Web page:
Archives for category: Dialectic vs. Rhetoric

Remember President Barack Obama’s annoying “You didn’t build that”?

Today I watched President Donald Trump “explain” how awful trade deficits are. In that explanation he basically said to China, “You didn’t build that.”

The line should still be familiar. Obama had purloined it from the lips of Senator Elizabeth Warren. With this argumentative gambit, these two politicians revealed themselves for what they are, demagogues out to fan the flames of resentment and entitlement. In trying to give to government the credit for the entrepreneurial accomplishments of businessfolk, they were honing an agenda: de-legitimize the achievements of the successful the better to take their wealth away.

But while Obama gave to government the credit for business successes, Trump gave America the credit for China’s.

His logic?

Trump said previous presidents had allowed China to get away with trade policies that disfavored the U.S. to such an extent that no future deal could be 50/50; then, that a deal had been made, but China changed it, so he put up the wall of high tariffs.

Next, Trump boasted of the huge increase in government revenues from his taxes, er, tariffs.

And then the kicker: “We rebuilt China because they got so much money” under freer trade.

That is how Trump had America take the credit for Chinese growth.

And he was more than implying that there is something wrong with Americans helping Chinese grow in this manner.

Trump seems not to understand that when people trade (it is not, really, countries trading) both sides gain. The farmers who support Trump can imagine selling more agricultural product had President Xi’s own protectionist measures been lower, and it is on the basis of those lost opportunities that Trump makes his pitch to American farmers. But it is Chinese consumers who have the greater cause to complain for past Chinese protectionism, for had Xi allowed more trade, China would have grown even faster. Because of all the exchanges.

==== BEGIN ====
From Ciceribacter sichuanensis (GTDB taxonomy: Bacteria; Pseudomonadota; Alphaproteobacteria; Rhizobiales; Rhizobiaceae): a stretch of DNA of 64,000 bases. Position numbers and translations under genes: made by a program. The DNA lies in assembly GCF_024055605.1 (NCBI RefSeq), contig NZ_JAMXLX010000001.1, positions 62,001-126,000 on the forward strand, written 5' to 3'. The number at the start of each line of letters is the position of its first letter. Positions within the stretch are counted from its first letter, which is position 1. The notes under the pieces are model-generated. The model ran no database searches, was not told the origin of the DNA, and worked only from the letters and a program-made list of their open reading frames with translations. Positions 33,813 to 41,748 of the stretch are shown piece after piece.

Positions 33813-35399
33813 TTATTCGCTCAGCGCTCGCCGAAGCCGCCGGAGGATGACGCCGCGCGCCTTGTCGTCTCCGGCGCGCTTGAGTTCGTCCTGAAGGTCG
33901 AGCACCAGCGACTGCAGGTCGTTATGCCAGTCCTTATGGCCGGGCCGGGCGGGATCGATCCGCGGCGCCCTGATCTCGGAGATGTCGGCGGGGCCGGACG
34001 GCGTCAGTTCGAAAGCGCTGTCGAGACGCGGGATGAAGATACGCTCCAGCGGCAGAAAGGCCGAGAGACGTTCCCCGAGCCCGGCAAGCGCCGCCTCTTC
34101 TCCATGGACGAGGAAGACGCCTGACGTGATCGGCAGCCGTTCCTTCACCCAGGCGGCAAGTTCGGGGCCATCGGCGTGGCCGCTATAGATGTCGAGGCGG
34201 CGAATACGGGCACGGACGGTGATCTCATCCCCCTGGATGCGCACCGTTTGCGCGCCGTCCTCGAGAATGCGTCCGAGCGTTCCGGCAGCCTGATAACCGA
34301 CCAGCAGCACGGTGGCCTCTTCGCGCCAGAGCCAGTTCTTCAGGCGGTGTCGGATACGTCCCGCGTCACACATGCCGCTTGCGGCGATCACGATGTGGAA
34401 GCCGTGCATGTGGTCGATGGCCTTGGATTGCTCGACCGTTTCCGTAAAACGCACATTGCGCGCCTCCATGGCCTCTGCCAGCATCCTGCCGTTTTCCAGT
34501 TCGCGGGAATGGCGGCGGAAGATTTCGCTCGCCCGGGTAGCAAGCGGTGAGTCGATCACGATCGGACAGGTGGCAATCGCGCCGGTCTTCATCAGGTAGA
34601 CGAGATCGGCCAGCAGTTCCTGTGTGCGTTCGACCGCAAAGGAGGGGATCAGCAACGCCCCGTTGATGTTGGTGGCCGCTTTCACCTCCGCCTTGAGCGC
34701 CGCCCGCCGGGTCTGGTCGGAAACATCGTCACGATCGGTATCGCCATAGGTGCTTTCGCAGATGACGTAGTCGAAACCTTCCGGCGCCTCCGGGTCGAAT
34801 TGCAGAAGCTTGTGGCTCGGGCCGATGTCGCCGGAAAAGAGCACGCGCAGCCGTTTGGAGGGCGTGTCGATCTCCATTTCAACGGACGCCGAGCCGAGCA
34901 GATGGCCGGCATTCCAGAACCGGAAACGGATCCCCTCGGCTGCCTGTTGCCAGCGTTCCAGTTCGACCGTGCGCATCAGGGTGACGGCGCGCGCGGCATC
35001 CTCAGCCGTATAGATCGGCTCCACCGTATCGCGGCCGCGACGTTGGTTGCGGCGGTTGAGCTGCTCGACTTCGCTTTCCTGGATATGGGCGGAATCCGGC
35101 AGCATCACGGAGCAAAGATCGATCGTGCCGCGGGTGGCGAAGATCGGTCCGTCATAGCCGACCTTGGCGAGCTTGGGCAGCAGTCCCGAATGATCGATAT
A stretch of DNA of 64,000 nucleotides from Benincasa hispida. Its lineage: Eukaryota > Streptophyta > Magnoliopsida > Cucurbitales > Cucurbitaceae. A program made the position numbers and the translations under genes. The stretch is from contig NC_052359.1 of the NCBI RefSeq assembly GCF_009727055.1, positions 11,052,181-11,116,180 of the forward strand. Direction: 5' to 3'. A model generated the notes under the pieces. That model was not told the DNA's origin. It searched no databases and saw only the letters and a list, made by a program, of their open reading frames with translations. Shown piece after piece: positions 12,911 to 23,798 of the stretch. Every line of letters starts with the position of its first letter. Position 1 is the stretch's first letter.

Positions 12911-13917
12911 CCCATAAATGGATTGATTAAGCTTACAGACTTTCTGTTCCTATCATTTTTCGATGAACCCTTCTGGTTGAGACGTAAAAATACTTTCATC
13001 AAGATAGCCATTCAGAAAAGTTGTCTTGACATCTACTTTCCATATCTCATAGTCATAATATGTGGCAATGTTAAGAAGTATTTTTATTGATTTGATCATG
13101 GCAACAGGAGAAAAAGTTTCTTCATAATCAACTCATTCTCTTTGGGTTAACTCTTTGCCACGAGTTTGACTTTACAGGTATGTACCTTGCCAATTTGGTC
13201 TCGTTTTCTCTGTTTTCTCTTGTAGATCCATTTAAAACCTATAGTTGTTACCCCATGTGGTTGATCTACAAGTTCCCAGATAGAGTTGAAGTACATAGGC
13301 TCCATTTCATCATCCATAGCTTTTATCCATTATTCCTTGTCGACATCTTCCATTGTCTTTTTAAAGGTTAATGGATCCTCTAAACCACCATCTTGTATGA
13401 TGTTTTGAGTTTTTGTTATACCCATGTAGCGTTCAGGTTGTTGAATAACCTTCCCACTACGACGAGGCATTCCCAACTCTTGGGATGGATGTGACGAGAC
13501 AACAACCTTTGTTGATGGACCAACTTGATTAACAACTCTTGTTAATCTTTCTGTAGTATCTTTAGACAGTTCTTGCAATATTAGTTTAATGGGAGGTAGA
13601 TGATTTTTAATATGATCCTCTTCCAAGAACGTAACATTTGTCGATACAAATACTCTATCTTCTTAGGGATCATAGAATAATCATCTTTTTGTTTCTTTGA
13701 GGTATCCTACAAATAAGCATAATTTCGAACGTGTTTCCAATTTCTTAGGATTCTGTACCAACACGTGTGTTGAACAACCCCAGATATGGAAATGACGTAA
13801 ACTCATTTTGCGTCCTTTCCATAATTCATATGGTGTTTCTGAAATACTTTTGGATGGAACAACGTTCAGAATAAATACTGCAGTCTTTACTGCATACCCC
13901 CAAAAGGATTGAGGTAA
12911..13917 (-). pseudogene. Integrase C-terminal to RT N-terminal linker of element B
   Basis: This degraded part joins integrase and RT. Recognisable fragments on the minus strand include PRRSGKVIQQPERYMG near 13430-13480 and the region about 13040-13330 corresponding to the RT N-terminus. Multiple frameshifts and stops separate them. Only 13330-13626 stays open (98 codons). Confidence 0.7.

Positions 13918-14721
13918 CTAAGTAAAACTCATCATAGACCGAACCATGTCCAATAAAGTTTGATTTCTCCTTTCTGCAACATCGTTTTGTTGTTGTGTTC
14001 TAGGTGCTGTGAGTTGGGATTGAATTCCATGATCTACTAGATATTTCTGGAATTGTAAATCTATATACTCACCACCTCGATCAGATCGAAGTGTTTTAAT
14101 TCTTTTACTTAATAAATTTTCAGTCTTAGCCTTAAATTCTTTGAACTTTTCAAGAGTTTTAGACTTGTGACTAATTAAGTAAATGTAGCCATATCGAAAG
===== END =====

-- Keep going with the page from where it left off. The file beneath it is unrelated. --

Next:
Like in all trade, neither side to a trade is irrelevant. China could with just as much justification take credit for American progress in all that past trade.

Every instance of which was an advance for both sides.

The Chinese built what they built, with American help. And could’ve built more had their government gotten out of the way.

And right now, with Trump’s high tariffs in place, American consumers will have to pay more for what we buy from China.

And elsewhere.

Trump is apparently trying to get Xi to take down his protectionist barriers by putting up American barriers. And if Trump succeeds, we do indeed all win. If he fails, we all lose. Meanwhile, we are hurting as much as the Chinese.

And what Trump is saying encourages resentment and economic superstition. So, even if he wins, what we may end up with is more resentment and a greater reservoir of protectionist sentiment in the American electorate.

And that almost guarantees disaster.

twv

Democratic socialism may be all the rage.
But its most famous proponent is no sage.

The art of defining a term can be undertaken in good faith or bad faith. I am fascinated by this art. I am tempted to call the good faith version The Dialectic, but that, alas, would be a designation rather peculiar to me — it being my takeaway of what is wrong and right in Plato’s dialogues, and what I remember after reading Aristotle’s dreadful* book, The Topics. The bad faith version is vulgar propaganda, I suppose, but isn’t the p-word too nice for it?

Definitional arguments underlie so much substantive argument, so my interest in distinguishing proffered good-faith from bad-faith definitions is ongoing, persistent. Take the problem of defining “socialism.”

An important topic. There are a few plausible definitions for the term, and quite distinct ones at that. There are also some technical characterizations that can unify a few of those different approaches, which I have advanced here and elsewhere.

But a definition of socialism you often hear among rather bright people online is not correct, and it is worth showing why. That definition?

“worker ownership of the means of production”

How is socialism as worker ownership of the means of production not a good faith definition?

There exist, today, many economies** that qualify under that definition, but which no socialist I have ever encountered promotes, and which most of the leading socialist theoreticians and proponents look upon with utter disdain, even wishing to squelch. And what are these economies? Sole proprietorships and partnerships that have no employees. These professionals provide goods and services to others by contract. They most certainly labor at their work and thus qualify as “workers” and “laborers” under any commonsense definition of the terms. But these are not what socialists have historically meant by worker and laborer.

Indeed, actual socialists in the past have organized by the thousands to murder millions of workers precisely like this: think of the kulaks’ fate under Stalin.